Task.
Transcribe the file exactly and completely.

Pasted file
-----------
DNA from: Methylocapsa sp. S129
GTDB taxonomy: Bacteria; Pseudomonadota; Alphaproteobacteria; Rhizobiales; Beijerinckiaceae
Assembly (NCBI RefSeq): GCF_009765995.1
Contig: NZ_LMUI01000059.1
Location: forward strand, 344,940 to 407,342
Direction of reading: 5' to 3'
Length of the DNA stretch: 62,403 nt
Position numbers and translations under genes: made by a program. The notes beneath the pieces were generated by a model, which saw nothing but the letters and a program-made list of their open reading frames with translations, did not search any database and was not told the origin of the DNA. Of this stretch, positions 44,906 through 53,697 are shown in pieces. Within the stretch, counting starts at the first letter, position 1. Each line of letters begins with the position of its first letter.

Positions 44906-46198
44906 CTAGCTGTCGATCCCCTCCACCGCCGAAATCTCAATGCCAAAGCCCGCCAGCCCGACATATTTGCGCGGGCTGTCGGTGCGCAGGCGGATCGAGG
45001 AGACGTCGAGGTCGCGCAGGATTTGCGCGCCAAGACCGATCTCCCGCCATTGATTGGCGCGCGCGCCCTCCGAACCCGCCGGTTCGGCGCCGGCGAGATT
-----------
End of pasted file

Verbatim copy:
DNA from: Methylocapsa sp. S129
GTDB taxonomy: Bacteria; Pseudomonadota; Alphaproteobacteria; Rhizobiales; Beijerinckiaceae
Assembly (NCBI RefSeq): GCF_009765995.1
Contig: NZ_LMUI01000059.1
Location: forward strand, 344,940 to 407,342
Direction of reading: 5' to 3'
Length of the DNA stretch: 62,403 nt
Position numbers and translations under genes: made by a program. The notes beneath the pieces were generated by a model, which saw nothing but the letters and a program-made list of their open reading frames with translations, did not search any database and was not told the origin of the DNA. Of this stretch, positions 44,906 through 53,697 are shown in pieces. Within the stretch, counting starts at the first letter, position 1. Each line of letters begins with the position of its first letter.

Positions 44906-46198
44906 CTAGCTGTCGATCCCCTCCACCGCCGAAATCTCAATGCCAAAGCCCGCCAGCCCGACATATTTGCGCGGGCTGTCGGTGCGCAGGCGGATCGAGG
45001 AGACGTCGAGGTCGCGCAGGATTTGCGCGCCAAGACCGATCTCCCGCCATTGATTGGCGCGCGCGCCCTCCGAACCCGCCGGTTCGGCGCCGGCGAGATT